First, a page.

Yes, very much so....Here we are Ken, hope it is of interest.
Mick originally used Metalastic rubber bushes for engine mounting, but he wasn't happy with them, and modified the mounting points to eliminate them. If I recall correctly, the change was just to add large washers to the bushing tubes. I'll try to get some pictures of the mounting areas. I've forgotten the reason he gave for not liking the bushes.I am interested in the following statement from the article:
....The isolastic mountings were dispensed with, only a damping rubber was retained for the cylinder head steady......
Any idea what was used? Where are the pictures referenced?
I used a single rose joint and tube (quite large for the application). The forward end of the rose joint on a 11mm alloy plate on the cylinder head attached with allen bolts as original steel set up but longer (retained and reused in the revised set up. The rear end was the same material alloy plate, bolted to the two original Rickman frame tabs used in their head steady design. It was the tabs on the frame than broke, presumeably from vibration and for/aft pulsing! But remember these tabs were over 40 years old and the frame has carried different motors over the years from 750 to 1007!On my Seeley 850, the head steady is two short tubes with rose joints at each end. The ends at the rocker-box are held by shoulder bolts, which are in shear. The only way the top of motor can move when it vibrates is sideways. When that motor pulses, everything goes down the chain and drives the bike. With a 72% balance factor, the motor is dead smooth at 7000 RPM, and acceptably smooth anything above 4000 RPM. When the motor idles, the whole bike rocks backwards and forwards. If your motor can move backwards and forwards, you will crack the frame. The impact when it stops causes metal fatigue.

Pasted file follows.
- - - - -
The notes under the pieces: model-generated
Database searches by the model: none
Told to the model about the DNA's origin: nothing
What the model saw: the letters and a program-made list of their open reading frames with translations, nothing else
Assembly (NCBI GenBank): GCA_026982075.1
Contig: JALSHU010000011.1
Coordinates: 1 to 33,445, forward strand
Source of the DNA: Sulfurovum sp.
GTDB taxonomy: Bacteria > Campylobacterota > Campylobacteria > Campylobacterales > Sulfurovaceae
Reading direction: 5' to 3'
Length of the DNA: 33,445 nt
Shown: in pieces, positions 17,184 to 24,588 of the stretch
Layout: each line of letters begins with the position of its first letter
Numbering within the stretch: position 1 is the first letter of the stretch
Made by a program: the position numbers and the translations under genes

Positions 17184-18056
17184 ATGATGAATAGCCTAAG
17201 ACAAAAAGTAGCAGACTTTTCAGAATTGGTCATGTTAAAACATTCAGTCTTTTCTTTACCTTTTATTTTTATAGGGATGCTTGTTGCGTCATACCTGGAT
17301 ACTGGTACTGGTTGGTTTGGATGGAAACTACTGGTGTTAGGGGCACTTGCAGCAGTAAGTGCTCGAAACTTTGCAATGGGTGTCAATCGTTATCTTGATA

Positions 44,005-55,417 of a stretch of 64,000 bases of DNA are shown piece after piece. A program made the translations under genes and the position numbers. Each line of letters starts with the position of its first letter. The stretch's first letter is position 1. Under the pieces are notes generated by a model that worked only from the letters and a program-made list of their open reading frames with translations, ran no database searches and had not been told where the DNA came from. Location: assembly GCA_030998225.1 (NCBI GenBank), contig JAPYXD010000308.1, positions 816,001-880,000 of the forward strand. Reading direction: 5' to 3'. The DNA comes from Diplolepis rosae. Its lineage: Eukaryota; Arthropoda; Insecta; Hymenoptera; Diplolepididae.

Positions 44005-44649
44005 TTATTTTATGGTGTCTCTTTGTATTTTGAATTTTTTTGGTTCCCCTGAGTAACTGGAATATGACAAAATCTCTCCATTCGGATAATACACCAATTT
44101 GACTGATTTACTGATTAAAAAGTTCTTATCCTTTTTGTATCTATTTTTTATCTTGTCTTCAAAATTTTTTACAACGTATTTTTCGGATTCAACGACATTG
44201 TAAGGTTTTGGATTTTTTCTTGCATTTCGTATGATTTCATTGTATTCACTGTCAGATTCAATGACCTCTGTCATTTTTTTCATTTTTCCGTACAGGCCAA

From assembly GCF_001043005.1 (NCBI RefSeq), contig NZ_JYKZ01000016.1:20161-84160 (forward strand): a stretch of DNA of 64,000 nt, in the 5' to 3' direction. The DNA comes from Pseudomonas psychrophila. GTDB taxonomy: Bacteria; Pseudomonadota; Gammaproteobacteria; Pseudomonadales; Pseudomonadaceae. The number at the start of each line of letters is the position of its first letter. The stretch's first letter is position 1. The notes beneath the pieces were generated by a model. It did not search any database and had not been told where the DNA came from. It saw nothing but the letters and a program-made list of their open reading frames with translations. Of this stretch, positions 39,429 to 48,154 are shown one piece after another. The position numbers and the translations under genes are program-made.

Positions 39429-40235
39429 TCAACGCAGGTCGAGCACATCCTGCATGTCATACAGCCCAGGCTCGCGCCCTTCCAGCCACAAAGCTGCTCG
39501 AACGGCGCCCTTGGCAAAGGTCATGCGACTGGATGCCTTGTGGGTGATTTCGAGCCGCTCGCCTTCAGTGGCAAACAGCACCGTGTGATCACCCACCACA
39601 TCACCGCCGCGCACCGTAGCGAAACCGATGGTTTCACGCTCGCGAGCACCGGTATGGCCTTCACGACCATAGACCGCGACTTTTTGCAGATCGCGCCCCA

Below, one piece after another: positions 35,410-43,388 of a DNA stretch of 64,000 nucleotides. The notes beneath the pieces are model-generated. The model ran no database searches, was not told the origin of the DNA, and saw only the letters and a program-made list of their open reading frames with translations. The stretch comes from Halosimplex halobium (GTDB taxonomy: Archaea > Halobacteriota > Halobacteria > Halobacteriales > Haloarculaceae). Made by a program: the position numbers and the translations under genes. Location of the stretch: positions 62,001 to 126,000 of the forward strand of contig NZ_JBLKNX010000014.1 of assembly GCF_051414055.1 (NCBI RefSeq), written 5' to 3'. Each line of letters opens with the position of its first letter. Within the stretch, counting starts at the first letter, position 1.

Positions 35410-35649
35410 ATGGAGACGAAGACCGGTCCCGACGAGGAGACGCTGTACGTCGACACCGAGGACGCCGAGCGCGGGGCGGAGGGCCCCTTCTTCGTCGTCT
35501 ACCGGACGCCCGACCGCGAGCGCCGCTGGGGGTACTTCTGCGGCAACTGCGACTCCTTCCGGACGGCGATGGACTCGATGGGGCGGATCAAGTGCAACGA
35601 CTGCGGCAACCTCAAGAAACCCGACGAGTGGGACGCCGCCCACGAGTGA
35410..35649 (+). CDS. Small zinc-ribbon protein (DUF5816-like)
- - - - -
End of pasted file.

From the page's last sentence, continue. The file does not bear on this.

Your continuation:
A higher balance factor increases horizontal vibes and reduces vertical vibes. A lower balance factor does the opposite. Balance factors in the low 60s (wet) give about the same amount of vertical as well as horizontal vibes. This has been measured. Higher balance factors may seem smooth because the riders gravity is downward on the seat and pegs but this could be BS. Stress on the bike is lowest with balance factors in the low 60s with vertical & horizontal vibes balanced - reciprocating weight being the overwhelming cause of stress. My personal preference is a balance factor between 65 and 68% (wet).... for/aft pulsing...I have JSM extra long short stroke rods and pistons, balanced at high 70s rather than low 70s it is smooth throughout the rev range! Vibration is certainly not enough of an issue at the bars or through your feet too even think about changing the balance factor, unlike other rigid mounted Nortons I have ridden!
There isn’t a 961 in the world with “90 BHP on tap” Al...Stuart Garner sold the intellectual property rights of the Norton 961 engine to Zongshen in China, just before his company went into administration.. I wonder what the motors will cost individually ? With 90 BHP on tap, a Seeley or Rob North would be a real whiz.
Even 80 BHP would be good, and if it is 70 as standard., the rest might not be difficult. At least we would be playing with a new motor. If I lived in the UK, I would be looking for makers of after-market frames. Even an early Commando would probably accommodate that motor.There isn’t a 961 in the world with “90 BHP on tap” Al...
Al, there is already rules like that for some classes, pushrod motors and two Vv's per cylinder!